The Court highlighted the trend of these baseless FIRs, which are primarily aimed at securing monetary gains from the government. This practice has the harmful consequence of tarnishing the reputation of innocent individuals within the community.

FACTS

The recent statement from the Allahabad High Court lamented the unfortunate trend where a significant number of women are currently submitting false FIRs under the POCSO/SC-ST Act, utilizing it as a strategy to obtain financial gains from the government. The Court expressed its concern about this practice and emphasized the need for its cessation.

The Court observed that these fabricated FIRs are primarily aimed at extracting money from the government, leading to the detrimental consequence of tarnishing the reputation of innocent individuals within society.

Addressing the prevailing issue of increasing instances of sexual violence, the bench of Justice Shekhar Yadav further remarked, “Considering the widespread and consistently growing occurrences of such acts, I believe that it is essential for both the State of U.P. and the Union of India to recognize the gravity of this matter.” This observation was made while granting anticipatory bail to a rape accused.

The accused was alleged to have committed rape against the victim in 2011, yet the FIR was filed in March 2019, approximately 8 years after the purported incident. In his pursuit of anticipatory bail, the accused’s legal counsel argued that the victim had not provided a reasonable explanation for the significant delay in lodging the FIR. The defense contended that the accused had been falsely implicated in an attempt to harass him, asserting that the alleged incident never occurred as described in the FIR.

The defense also highlighted that the victim herself had admitted to engaging in a physical relationship with the accused, indicating her consent and confirming her age as over 18 years. Additionally, it was brought to the court’s attention that a co-accused had already been granted anticipatory bail, prompting the defense to request the same relief for the accused in question.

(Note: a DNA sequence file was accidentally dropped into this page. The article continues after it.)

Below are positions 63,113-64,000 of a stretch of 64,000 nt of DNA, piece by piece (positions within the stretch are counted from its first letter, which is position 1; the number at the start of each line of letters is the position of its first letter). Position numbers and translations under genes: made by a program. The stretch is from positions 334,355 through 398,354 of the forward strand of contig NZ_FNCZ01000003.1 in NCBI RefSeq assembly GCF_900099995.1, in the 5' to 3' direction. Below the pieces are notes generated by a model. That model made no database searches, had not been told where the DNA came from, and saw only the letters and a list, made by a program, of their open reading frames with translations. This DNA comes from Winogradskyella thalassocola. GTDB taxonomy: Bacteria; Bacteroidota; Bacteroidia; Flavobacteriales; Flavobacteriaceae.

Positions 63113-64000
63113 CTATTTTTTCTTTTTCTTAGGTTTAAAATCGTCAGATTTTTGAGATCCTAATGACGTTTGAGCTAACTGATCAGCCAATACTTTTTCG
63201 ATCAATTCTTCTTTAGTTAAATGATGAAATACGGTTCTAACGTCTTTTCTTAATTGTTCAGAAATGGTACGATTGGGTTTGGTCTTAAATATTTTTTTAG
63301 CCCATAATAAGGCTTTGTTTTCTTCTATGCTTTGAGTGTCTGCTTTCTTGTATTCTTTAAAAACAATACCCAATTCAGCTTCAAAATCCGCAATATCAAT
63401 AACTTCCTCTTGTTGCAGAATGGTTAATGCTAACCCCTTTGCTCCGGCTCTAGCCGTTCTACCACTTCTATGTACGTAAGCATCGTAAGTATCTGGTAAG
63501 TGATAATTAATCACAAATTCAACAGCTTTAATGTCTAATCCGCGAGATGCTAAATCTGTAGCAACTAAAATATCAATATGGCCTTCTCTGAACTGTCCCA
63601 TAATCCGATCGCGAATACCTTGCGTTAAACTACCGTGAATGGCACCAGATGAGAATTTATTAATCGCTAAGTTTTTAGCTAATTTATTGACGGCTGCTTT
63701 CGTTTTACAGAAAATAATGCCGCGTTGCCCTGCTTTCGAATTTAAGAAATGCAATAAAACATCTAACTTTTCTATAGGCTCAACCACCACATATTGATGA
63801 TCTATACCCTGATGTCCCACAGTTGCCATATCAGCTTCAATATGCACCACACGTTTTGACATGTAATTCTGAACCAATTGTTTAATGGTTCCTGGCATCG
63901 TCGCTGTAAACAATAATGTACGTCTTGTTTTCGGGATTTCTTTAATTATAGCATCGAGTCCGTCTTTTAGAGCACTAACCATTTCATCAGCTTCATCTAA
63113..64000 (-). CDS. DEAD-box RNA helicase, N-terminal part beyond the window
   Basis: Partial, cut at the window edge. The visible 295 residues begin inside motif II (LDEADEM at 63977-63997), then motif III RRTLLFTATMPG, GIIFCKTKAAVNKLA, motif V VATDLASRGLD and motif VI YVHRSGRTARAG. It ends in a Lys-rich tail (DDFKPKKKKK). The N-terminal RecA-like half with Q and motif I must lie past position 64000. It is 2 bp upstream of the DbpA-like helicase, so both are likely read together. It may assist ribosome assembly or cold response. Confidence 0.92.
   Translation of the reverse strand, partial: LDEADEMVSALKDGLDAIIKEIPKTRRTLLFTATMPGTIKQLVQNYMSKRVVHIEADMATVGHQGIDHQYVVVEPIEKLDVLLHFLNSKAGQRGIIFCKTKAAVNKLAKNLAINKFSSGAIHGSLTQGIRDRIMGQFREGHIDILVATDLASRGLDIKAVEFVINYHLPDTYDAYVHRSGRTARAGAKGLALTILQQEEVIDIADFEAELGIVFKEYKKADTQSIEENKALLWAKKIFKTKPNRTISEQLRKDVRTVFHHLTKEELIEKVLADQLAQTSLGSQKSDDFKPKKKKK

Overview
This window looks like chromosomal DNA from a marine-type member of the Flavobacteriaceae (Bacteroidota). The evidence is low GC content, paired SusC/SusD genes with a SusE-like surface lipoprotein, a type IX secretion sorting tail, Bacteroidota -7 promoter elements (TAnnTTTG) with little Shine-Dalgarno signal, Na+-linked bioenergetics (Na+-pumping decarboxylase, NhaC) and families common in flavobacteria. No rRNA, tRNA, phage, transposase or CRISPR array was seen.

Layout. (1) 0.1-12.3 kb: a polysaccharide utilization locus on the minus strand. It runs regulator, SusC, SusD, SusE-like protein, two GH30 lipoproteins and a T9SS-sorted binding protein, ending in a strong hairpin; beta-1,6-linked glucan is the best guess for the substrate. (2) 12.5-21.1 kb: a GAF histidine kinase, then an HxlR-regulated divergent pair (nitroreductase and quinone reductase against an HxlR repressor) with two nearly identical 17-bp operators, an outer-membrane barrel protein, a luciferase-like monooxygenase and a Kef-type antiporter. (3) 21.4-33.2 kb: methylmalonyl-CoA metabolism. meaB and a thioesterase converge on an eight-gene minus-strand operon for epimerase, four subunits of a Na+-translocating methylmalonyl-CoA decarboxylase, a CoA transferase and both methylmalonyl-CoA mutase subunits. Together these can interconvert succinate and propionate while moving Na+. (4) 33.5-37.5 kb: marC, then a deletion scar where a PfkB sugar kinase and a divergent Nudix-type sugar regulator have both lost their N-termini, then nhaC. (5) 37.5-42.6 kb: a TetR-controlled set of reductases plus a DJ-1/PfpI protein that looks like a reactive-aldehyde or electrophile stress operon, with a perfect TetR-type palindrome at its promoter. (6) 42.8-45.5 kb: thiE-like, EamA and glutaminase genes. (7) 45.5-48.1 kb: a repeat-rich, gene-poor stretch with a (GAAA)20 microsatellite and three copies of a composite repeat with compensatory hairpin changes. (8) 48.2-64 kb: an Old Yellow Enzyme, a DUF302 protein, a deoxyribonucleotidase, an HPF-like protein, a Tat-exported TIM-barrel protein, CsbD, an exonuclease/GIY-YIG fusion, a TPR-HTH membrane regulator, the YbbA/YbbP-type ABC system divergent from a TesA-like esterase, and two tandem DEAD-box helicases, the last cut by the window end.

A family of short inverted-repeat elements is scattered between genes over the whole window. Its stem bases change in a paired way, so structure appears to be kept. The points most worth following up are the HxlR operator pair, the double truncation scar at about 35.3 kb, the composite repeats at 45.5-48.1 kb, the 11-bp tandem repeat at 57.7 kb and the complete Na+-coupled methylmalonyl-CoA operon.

CASE ANALYSIS AND DECISION

After considering the content of the First Information Report (FIR) and the arguments presented by the accused’s legal representative, the Court made an observation that there exist significant inconsistencies in the victim’s statements recorded under Sections 161 and 164 of the Criminal Procedure Code (Cr.P.C.).

The Court also highlighted that according to the details provided in the FIR, it was stated that the accused engaged in a physical relationship with the victim in 2012. However, in the statement given under Section 161 of the Cr.P.C., the victim asserted that the accused had such a relationship with her in 2013.

Given these circumstances, the Court issued a directive specifying that if it is determined that the FIR filed by the victim is unfounded, then a proper inquiry will be conducted and criminal proceedings under Section 344 of the Cr.P.C. will be initiated against the victim. Additionally, the Court mandated that any financial assistance provided to the victim by the State will be reclaimed from her.

In a recent incident last month, the Allahabad High Court imposed a fine of Rs. 10,000 on a woman who openly admitted to submitting a false FIR against four men, falsely accusing them of rape and unnatural sexual acts against her.

The Court further emphasized that the act of filing FIRs containing fabricated and grave allegations of rape cannot be condoned. Such a practice must be handled with a firm approach, according to the Court’s statement, as it necessitates a severe response.

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Written by- Mansi Malpani